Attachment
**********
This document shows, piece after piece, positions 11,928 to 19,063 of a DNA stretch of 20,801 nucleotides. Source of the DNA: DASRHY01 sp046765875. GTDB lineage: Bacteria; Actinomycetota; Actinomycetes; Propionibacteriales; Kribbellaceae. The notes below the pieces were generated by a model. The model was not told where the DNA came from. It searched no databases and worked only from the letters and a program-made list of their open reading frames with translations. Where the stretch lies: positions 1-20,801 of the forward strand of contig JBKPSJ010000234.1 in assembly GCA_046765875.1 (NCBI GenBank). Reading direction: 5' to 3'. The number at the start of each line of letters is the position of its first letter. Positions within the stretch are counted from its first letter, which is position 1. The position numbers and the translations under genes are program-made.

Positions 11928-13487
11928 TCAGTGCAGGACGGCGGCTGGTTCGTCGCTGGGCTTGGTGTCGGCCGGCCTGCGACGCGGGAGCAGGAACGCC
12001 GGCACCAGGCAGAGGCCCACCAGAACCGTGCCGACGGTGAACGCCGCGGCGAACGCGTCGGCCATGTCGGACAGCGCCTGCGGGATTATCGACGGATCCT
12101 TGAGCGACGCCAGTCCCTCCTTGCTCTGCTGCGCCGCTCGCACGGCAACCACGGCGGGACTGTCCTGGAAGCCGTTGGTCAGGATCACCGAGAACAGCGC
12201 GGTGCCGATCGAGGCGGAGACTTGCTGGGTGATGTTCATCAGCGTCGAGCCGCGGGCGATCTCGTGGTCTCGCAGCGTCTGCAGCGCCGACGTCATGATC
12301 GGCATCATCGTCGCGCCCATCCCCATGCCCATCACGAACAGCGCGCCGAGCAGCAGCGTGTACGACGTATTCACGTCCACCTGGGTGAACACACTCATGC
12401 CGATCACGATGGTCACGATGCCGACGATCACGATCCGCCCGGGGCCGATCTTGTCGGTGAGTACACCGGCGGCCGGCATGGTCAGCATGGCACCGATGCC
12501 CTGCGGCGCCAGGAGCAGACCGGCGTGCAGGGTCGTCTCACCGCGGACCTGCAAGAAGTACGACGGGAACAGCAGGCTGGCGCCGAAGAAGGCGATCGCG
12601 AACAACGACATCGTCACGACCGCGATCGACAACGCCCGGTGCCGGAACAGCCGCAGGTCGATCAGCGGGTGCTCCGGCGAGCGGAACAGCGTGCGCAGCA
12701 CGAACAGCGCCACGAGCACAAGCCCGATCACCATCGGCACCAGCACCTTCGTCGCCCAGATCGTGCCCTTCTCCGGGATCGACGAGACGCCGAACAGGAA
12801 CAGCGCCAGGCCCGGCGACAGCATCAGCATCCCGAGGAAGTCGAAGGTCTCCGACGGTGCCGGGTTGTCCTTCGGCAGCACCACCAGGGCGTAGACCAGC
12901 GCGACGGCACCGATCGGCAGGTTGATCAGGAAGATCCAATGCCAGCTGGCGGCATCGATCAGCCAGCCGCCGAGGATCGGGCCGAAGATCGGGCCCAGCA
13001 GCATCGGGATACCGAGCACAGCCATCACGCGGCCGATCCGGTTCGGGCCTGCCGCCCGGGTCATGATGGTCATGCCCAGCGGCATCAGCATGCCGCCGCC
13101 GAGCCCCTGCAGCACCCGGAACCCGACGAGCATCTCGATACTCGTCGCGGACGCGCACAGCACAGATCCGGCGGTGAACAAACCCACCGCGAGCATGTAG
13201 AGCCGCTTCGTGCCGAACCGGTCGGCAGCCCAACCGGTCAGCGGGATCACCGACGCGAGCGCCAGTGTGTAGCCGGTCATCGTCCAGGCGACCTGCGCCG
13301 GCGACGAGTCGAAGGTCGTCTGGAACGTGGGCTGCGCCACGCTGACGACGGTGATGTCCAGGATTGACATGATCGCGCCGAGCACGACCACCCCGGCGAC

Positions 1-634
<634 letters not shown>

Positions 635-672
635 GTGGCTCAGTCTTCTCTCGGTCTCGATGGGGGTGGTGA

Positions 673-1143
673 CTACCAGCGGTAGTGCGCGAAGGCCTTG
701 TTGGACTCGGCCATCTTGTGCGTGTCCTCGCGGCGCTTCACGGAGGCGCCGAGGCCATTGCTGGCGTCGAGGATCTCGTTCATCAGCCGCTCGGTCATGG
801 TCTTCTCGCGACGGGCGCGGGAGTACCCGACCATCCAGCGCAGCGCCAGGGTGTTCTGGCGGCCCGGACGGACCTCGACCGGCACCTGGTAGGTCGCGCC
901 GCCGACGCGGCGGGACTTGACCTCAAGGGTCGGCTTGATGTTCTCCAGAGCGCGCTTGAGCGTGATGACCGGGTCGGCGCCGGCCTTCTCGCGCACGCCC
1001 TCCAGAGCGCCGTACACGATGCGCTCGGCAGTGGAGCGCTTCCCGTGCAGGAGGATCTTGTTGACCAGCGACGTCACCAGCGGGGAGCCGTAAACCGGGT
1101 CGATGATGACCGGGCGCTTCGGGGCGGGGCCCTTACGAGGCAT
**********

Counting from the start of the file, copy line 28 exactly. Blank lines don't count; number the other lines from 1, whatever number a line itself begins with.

1101 CGATGATGACCGGGCGCTTCGGGGCGGGGCCCTTACGAGGCAT